Police said Stephen Dale Barbee was charged with capital murder Tuesday after confessing to the slayings of Fort Worth bagel shop owner Lisa Underwood and her son, Jayden. Barbee, 37, was the father of the unborn daughter, according to the arrest warrant affidavit.
CBS News Station KTVT-TV reports about 200 people gathered in Fort Worth Tuesday night for what had been planned to be a candlelight vigil to pray for the safe return of Lisa and Jayden Underwood - but then became a memorial.
"They are going to be sorely missed," said Debbie Lindley, a friend and neighbor of Lisa Underwood. "They were great people."
Among those at the vigil was Darius Ownes, a friend of Jayden's. "I'm sad," said Ownes, "but I am glad that he is with God now."
"How an innocent little boy, really a beautiful little child ran across a monster like that," said Rafael Pantoja, a customer of the bagel shop, which was named after a baby nickname of Jayden's. "That really hurts me."
"God will handle him. Definitely," vowed another mourner.
Underwood, 34, who was seven months pregnant, and her son were reported missing after she did not show up at her baby shower Saturday, prompting a national Amber Alert. Blood was found in her Fort Worth home, but there was no sign of forced entry, police said.
Fort Worth police Lt. Gene Jones said investigators found two bodies in rural Denton County on Tuesday, hours after Barbee was arrested in Tyler, about 120 miles east of Fort Worth. The bodies were in a shallow grave in woods near Northlake, about 25 miles north of Fort Worth, police said.
Barbee told investigators Underwood kicked him in the leg Friday night and that he punched her in the face several times, causing her nose to bleed. He held her on the floor and suffocated her, according to the affidavit.
Police say Barbee told them that he killed Underwood's son when the boy ran into the room screaming.
Authorities say Barbee then put the bodies in the back of his SUV and drove to Denton County and dug a grave.
Barbee's business partner told police that Barbee asked for rides several times early Saturday and, at one point, called to say he had run out of gas. The man said he delivered gas to Barbee but left shaken after he saw two bodies in the back of the SUV. Police Sgt. J.D. Thornton said Tuesday that investigators had talked to others who knew about the crime but that no one else had been arrested.
The affidavit also revealed that a Denton County deputy briefly stopped Barbee early Saturday because the man was covered in mud and seemed suspicious. Barbee gave a false name and birth date before running into the woods.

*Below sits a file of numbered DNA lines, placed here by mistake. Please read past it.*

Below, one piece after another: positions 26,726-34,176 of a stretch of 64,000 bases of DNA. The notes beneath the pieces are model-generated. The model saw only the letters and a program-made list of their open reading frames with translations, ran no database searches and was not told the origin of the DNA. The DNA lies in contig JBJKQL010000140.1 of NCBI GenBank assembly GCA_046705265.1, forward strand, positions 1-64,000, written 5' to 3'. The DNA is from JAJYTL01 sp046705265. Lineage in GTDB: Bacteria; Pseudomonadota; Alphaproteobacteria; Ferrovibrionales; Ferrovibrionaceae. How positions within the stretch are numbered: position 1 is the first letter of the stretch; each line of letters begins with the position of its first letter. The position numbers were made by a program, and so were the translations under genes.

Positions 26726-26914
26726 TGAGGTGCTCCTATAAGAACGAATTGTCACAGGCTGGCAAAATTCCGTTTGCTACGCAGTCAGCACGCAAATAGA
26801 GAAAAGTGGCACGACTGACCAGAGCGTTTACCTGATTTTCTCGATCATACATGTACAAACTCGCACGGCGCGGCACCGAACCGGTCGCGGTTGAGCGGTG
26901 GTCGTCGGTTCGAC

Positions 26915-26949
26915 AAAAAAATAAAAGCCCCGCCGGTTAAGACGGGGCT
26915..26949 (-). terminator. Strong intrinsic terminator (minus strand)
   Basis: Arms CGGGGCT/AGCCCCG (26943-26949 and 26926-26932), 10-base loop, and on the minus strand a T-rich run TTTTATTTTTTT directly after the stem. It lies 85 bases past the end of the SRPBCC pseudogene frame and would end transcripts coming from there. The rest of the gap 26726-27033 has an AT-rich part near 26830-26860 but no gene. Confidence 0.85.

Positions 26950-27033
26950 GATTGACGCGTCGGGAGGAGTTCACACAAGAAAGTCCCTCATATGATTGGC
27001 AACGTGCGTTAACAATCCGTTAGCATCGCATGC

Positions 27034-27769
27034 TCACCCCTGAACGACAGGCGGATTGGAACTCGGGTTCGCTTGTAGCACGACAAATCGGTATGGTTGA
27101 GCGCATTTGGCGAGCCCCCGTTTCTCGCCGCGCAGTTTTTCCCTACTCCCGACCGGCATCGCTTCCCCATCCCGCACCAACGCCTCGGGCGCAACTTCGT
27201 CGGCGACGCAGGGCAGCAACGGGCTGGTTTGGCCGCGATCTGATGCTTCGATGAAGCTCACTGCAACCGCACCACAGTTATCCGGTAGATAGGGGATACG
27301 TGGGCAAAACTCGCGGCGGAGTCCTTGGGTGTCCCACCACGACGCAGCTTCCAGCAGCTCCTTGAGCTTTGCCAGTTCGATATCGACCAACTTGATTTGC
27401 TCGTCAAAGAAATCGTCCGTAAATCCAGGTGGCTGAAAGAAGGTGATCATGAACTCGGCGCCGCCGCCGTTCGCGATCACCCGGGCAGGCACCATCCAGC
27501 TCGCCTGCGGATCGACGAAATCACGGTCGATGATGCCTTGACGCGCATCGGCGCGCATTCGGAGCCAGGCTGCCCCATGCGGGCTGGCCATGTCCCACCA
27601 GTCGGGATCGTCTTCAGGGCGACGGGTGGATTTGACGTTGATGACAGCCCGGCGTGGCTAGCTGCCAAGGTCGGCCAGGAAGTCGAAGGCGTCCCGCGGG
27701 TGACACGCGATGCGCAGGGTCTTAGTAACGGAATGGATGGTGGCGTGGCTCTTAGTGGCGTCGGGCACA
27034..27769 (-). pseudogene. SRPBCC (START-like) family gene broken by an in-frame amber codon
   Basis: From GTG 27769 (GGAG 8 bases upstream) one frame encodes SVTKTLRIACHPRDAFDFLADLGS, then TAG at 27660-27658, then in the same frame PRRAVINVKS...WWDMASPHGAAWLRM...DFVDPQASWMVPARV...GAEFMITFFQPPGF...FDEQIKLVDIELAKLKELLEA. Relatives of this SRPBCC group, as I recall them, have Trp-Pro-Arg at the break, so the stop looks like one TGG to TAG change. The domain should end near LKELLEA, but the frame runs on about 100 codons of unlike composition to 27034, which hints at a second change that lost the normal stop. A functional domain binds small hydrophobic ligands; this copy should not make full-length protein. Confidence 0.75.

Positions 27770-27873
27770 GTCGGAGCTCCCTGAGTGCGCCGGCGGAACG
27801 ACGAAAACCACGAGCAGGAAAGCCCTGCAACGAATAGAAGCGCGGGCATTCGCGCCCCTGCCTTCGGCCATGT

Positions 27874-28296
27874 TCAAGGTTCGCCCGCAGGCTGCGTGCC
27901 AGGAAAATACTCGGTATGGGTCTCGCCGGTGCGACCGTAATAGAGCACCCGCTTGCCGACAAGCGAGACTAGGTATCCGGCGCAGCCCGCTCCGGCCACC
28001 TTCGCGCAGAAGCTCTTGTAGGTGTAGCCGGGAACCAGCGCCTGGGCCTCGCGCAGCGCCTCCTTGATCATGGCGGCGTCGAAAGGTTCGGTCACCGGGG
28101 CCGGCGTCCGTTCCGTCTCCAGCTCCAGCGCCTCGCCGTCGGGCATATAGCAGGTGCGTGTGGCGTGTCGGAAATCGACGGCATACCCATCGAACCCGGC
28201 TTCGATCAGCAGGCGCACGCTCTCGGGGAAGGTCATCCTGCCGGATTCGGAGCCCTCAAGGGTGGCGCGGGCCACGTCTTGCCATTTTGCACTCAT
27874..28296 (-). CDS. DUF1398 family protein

The bodies were found about 10 miles from where Underwood's vehicle was discovered in a creek Monday.
Barbee was arrested early Tuesday in Tyler, where authorities said he had been working clearing trees. En route to jail in Fort Worth, police took Barbee to the Denton County site and he led them to the bodies, authorities said.
Lindley, whose 7-year-old son grew up with Jayden, said Barbee and Underwood broke up last fall because Barbee had another girlfriend, but she didn't know of any violent incidents between the couple. It's unclear if that girlfriend is the woman Barbee married.
Lindley said Underwood met Barbee about two years ago at the store she co-owned, Boopa's Bagel Deli. She said Jayden had never met Barbee; the boy always stayed at the Lindleys' house when they went on dates.
Leah Huff, a longtime customer, said that when she ate breakfast there a week ago Underwood talked excitedly about the baby, saying she wouldn't pick out a name until she saw her infant's face for the first time.
Underwood never mentioned the father and was planning on raising her daughter by herself, Huff said.
"She was warm and loving, but she was also very independent," Huff said Tuesday. "She raised Jayden by herself, and Jayden was awesome. Being a single mother was no big deal to her."
Jayden, a bright child with big brown eyes and glasses who recently started playing soccer and was involved with Cub Scouts, was excited about becoming a big brother, Huff said.
On Tuesday, the mound of flower bouquets, balloons and stuffed animals grew outside the bagel shop. A note said, "God bless Lisa and her two little angels."
On a driveway across from Underwood's house, neighborhood children scrawled messages in pink, yellow and blue chalk, outlined in hearts: "We miss you" and "We love you Lisa and Jayden."
Several studies have found that pregnant women are more likely to die of homicide than of any natural cause, The Washington Post reported in December after a yearlong study. At least 1,367 pregnant women and new mothers have been killed since 1990, and the number likely is higher because 13 states said they had no way of knowing how many such deaths occurred.